Finally, it should be noted that a variety of factors could cause the company's actual results to differ materially from the anticipated results or other expectations expressed in these forward-looking statements. These factors are listed in today's earnings release, the MD&A section of the company's 2007 Form10-K, the first quarter 2008 10-Q that will be released today as well as on our website.

And now I'd like to turn the call over to Phil Conti.

Philip P. Conti - Senior Vice President and Chief Financial Officer

Thanks, Pat and good morning everyone. This morning, Equitable announced first quarter 2008 earnings per diluted share of $0.57, which compares with earnings per share of $0.46 last year. The increase in earnings resulted from higher realized natural gas and natural gas liquids prices, as well as higher natural gas sales volumes, gathering rates, and storage related margins.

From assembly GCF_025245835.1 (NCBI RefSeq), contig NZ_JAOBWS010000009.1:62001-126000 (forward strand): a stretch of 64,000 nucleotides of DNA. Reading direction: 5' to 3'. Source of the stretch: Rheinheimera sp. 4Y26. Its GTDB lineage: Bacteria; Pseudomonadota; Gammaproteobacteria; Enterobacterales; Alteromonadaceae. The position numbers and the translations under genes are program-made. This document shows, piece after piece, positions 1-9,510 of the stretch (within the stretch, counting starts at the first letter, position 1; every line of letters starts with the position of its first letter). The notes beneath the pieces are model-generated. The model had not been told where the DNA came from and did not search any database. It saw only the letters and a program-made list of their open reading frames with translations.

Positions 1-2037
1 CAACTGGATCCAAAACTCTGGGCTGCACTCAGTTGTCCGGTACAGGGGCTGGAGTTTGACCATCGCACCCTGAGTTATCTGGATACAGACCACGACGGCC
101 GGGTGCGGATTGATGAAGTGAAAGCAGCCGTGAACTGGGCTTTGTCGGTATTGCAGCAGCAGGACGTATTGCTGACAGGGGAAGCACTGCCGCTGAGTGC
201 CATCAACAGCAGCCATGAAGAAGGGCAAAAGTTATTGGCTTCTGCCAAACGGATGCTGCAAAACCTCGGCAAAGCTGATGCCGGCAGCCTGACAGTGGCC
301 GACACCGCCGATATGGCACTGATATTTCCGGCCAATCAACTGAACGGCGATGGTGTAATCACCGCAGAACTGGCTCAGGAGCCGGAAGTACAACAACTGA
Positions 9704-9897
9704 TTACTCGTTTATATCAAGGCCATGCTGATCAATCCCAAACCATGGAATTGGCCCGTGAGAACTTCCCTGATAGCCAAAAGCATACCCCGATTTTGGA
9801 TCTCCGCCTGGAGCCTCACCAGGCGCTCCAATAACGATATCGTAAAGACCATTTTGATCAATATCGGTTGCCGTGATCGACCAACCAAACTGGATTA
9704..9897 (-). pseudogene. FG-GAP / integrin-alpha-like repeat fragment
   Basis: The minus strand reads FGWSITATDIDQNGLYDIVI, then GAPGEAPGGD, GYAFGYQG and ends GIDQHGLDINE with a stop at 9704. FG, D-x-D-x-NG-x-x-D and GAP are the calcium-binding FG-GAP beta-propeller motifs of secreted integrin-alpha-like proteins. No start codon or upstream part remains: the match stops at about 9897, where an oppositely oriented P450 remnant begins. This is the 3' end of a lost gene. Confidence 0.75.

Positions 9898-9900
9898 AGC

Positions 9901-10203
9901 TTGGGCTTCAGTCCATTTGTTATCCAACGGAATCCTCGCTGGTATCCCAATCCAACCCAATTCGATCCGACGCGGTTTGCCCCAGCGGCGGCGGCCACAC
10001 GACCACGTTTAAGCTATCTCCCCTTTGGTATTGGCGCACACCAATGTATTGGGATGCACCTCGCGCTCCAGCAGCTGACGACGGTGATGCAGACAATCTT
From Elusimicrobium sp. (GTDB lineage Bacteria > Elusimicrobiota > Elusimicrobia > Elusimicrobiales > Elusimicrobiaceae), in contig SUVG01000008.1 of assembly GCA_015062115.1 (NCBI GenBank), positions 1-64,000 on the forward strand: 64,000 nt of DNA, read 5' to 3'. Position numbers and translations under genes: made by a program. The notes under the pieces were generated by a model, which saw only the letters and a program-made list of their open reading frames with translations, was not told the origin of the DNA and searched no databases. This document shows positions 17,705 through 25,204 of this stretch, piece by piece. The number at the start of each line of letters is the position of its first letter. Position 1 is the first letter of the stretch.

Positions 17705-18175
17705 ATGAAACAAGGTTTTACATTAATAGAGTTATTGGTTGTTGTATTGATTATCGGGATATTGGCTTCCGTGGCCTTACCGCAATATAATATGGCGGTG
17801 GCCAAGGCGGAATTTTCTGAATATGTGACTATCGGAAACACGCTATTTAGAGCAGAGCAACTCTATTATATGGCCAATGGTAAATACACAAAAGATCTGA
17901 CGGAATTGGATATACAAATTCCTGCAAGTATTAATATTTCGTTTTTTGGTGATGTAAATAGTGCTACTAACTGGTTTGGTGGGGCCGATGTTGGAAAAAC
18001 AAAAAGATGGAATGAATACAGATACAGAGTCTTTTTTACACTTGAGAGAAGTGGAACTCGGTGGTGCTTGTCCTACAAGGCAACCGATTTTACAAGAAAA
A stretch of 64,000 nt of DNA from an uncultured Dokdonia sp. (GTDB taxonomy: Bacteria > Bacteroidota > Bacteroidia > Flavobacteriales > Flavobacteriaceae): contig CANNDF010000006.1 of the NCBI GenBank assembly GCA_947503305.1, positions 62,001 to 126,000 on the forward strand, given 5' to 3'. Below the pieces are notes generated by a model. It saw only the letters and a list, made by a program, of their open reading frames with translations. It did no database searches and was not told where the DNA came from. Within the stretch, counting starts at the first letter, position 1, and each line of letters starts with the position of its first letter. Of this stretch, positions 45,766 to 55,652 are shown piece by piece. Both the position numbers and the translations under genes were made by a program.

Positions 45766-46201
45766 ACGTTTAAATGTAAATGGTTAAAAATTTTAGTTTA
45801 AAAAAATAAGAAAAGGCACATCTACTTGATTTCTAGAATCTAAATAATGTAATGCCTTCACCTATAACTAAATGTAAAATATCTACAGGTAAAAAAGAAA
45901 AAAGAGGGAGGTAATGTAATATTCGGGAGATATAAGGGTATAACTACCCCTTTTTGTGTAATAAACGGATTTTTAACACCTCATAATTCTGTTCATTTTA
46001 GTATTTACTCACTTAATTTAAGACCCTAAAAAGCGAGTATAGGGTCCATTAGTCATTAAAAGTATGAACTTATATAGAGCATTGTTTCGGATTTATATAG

In addition, during the first quarter of 2007 we incurred costs related to the royalty matter and legal issues and to the terminated LDC acquisition, the details of which we've provided in the past. And of course, those did not reoccur in the first quarter of 2008. Those expenses from '07 were partially offset in the current quarter by higher operating and incentive compensation costs which were detailed in this morning's press release.